Hulton Archive/Hulton Archive/Getty Images
By On This Day in NYC's History


On July 14, 1853: The first U.S. World’s Fair opened in Crystal Palace (known today as Bryant Park). The Fair displayed the industrial successes of countries across the world and stood as a symbol of nationalistic pride for the U.S. Some notable exhibits from the Fair included an elevator equipped with a safety break and the world’s first pedal quadracycle. Another World’s Fair was held in NYC in 1939.



On July 14, 1917: Playwright Arthur Laurents was born. He began writing for Broadway, producing a body of work that included such classics as West Side Story and Gypsy, and won numerous awards, including two Tony Awards. Laruents died at the age of 93 in his Manhattan home.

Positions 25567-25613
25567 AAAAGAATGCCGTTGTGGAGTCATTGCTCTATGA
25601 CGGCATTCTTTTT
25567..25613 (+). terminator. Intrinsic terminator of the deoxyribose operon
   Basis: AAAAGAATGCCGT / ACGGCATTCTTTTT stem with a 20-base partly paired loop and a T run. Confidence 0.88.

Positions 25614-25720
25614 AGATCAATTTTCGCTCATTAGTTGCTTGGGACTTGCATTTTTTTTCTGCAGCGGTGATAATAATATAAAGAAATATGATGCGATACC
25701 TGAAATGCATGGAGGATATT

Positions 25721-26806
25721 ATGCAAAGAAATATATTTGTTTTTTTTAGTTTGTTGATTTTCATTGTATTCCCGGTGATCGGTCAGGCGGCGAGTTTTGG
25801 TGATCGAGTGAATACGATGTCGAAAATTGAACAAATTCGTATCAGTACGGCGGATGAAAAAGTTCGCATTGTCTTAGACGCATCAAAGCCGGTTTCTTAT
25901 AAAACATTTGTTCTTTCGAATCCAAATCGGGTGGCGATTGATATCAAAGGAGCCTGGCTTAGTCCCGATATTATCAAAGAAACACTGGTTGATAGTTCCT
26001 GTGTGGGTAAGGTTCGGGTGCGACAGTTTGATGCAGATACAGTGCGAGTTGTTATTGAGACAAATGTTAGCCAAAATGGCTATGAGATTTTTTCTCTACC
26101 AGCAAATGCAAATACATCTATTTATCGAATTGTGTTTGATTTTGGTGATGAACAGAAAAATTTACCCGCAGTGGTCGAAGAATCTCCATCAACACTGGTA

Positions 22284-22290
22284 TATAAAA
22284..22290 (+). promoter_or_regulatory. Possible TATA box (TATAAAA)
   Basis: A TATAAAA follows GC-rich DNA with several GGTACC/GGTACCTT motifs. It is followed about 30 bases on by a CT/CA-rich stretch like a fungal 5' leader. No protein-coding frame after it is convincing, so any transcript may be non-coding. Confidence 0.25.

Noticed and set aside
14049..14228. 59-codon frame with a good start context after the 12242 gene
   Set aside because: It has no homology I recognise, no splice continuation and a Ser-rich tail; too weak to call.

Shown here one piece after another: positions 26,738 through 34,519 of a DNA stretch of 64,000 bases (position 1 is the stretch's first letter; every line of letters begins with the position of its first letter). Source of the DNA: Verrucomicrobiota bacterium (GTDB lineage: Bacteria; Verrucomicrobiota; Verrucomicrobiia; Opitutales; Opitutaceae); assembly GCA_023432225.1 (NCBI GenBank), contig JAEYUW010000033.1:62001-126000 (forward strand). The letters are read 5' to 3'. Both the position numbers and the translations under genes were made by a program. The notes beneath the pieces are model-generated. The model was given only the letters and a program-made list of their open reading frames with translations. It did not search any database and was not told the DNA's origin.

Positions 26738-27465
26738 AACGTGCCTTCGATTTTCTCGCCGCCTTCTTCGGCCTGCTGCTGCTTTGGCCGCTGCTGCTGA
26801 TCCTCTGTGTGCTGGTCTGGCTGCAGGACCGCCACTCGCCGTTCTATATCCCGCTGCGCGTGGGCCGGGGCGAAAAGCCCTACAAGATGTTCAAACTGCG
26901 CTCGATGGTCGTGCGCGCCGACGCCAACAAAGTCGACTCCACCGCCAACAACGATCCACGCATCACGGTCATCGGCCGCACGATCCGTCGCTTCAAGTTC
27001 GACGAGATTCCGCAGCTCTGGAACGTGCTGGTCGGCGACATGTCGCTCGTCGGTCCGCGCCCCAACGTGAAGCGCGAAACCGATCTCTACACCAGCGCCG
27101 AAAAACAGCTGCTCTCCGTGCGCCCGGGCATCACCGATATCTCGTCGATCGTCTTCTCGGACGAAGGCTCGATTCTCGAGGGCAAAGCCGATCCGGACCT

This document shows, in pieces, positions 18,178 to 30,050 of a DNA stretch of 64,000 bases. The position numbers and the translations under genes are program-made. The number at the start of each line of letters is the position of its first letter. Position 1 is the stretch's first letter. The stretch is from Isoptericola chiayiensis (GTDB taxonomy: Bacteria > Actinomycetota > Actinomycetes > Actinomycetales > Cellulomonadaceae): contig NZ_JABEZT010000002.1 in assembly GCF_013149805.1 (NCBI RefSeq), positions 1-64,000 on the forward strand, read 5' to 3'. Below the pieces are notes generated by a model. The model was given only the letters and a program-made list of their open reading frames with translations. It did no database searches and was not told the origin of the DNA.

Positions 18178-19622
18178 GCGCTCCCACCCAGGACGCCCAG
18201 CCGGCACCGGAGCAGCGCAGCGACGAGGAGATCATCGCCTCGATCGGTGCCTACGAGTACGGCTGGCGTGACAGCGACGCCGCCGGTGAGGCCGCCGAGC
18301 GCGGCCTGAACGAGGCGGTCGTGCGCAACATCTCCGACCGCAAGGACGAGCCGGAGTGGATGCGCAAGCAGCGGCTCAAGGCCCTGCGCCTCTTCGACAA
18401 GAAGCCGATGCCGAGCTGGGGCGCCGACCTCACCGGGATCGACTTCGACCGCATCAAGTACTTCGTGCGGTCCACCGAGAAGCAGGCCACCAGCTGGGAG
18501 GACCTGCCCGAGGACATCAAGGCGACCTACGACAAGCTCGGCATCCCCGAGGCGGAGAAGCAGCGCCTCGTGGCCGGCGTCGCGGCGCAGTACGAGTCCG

On July 13, 1949: Record executive Tommy Mottola was born in New York City. Mottola is the co-owner of Casablanca Records, and acted as the head of Sony Music Entertainment for nearly 15 years. Mottola was able to sign hit acts, such as Hall & Oats, Céline Dion, Destiny’s Child, Shakira, and other major acts. He is perhaps most known, however, for being the husband of pop singer Mariah Carey for a short period of time.

2281541 628x942 On This Day in NYCs History: The First U.S. Worlds Fair Opens
Scott Gries/Hulton Archive/Getty Images